Tuesday Tip: Credit Cards can Provide Rewards and Perks, but also Deep Debt
By Yehudit Garmaise
Before applying for credit cards, consumers should only ask themselves one question, said Chaim Geller, who created helpmebuildcredit.com.
“If you have ever paid interest because you found yourself with a credit card bill that you could not afford, then credit cards are not for you,” said Geller, whose business helps customers learn how they can maximize the rewards and benefits of credit cards.
“One credit card bill you cannot afford is ‘strike one,’ and you are out,” Geller said. “You only get one strike with credit cards. You should learn your lesson that it is not for you.”
While credit cards can be great tools for building good credit and earning cash rewards, points for flights, and several types of insurance related to travel, if the bills aren't being paid every month, credit cards lead most users to end up in deep debt.
“Carrying a balance on a credit card is the Number One mistake people make,” said Geller, who offered some of the following tips:
Minimize the number of cards you have: “The more credit cards you have, the harder it gets for a person to juggle them and keep track of all their expenditures,” Geller said.
Stay honest with yourself: While many people “grab things off shelves to buy,” when they have credit cards in their pockets, Geller said that credit card users must stay aware of how much they can afford and what is necessary to buy.
“Don’t spend money you don’t have,” said Courtney Vine, a professor organizer who helps clients with their financial health.
Maintain an Excel spreadsheet: “I record all of my expenditures very neatly on a spreadsheet,” said Geller, who never carries a balance. “I know exactly how much I am spending each month and on what.”
Print out your credit card bills every month: to examine your charges and consider what you can potentially cut out, advised Vine, who pointed out that unless we regularly go over our bills, we could be paying for unexplained increases or recurring charges that we don’t need or want.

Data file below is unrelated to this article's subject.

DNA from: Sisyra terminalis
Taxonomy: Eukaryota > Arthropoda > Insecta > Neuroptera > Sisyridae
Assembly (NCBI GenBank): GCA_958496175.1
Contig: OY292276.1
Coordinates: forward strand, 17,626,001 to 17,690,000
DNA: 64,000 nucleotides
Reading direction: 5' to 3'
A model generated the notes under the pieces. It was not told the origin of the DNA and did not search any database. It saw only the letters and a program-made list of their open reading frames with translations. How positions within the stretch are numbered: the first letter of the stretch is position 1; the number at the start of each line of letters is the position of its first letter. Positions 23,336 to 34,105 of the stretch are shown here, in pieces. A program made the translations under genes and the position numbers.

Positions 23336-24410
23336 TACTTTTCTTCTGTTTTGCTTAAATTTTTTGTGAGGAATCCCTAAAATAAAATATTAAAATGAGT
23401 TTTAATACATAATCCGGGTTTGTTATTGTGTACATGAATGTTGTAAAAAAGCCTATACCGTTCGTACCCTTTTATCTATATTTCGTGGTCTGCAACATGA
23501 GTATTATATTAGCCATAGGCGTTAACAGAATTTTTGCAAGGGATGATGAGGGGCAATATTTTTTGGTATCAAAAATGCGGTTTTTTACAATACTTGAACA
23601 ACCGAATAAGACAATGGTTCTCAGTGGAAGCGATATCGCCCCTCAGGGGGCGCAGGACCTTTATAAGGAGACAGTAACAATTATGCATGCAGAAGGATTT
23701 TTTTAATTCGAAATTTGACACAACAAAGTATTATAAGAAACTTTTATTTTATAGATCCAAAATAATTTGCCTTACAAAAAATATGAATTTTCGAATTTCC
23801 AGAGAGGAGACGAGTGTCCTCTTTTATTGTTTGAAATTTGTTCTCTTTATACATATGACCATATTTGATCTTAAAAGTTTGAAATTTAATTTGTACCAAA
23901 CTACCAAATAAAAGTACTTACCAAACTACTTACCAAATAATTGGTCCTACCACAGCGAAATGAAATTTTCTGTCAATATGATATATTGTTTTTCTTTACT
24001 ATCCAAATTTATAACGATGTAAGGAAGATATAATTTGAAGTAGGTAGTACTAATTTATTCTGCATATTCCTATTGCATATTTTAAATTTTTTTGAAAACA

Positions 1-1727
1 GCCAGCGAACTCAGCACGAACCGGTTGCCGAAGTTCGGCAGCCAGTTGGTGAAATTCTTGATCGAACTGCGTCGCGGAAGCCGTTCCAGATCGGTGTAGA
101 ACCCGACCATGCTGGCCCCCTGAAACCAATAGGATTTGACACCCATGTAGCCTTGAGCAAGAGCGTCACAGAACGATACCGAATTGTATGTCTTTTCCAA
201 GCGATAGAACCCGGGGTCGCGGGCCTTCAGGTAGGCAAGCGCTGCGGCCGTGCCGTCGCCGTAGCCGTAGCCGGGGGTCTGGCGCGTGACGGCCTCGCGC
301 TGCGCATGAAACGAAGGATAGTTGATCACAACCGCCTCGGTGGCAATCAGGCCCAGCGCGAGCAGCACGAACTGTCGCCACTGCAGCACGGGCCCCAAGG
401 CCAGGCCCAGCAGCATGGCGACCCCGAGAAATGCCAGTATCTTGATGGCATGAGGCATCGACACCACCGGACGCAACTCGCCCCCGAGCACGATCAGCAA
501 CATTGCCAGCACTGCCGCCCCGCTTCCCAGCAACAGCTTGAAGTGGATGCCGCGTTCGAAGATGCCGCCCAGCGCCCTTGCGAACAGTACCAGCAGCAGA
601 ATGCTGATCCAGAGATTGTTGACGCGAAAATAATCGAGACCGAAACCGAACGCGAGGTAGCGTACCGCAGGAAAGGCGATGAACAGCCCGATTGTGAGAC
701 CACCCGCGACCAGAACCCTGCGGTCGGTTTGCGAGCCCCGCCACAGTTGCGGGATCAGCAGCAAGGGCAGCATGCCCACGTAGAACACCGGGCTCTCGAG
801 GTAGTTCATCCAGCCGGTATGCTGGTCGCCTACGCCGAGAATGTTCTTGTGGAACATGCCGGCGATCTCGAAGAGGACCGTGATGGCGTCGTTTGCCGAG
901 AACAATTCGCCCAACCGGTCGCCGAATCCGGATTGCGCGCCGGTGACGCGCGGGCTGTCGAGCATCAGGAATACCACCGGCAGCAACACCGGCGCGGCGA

Set up your “AutoPay:” on your credit cards by linking your bill to your checking account to automatically transfer funds to pay your monthly bill, should you become forgetful or in denial about what you have charged.
Also, make sure to check your bank statement: regularly to ensure that AutoPay goes through without any glitches, which, of course, can happen.
“Banks provide auto-pay as a service, but many things could go wrong,” advised Geller. “Whether or not your auto-pays went through, you are still responsible for paying your credit card bills on time.”
While Geller makes sure to check his bank statement at least once a month, Mordechai Y. checks his bank statement every day “to ensure that no unexpected charges reveal potential security problems.”
Charge a few recurring monthly charges and pay your bill on time to establish good credit: Even people who do not regularly carry credit cards can establish good credit by safely tucking away in a drawer a credit card to pay a few, small recurring charges, such as one’s monthly cell phone bill, or EZ pass expenses, Geller advised.
Banks profit off the rewards they offer: When considering the rewards of different credit cards, think about whether you would prefer 2% cash back or points for basic or luxury travel, but above all else remember: “A credit card is just an enticement to spend,” said Geller, whose website can be found at helpmebuildcredit.com. “That is how they are designed.
“As much as you think you are earning off the bank, the people who are carrying balances and paying high-interest rates are who are supplying the extra money.
“Many consumers and businesses desire the many benefits credit card offer, but all credit cards applicants must ensure that they do not become the debtors who end up paying for others’ cash back and travel perks.”
photo credit: Flickr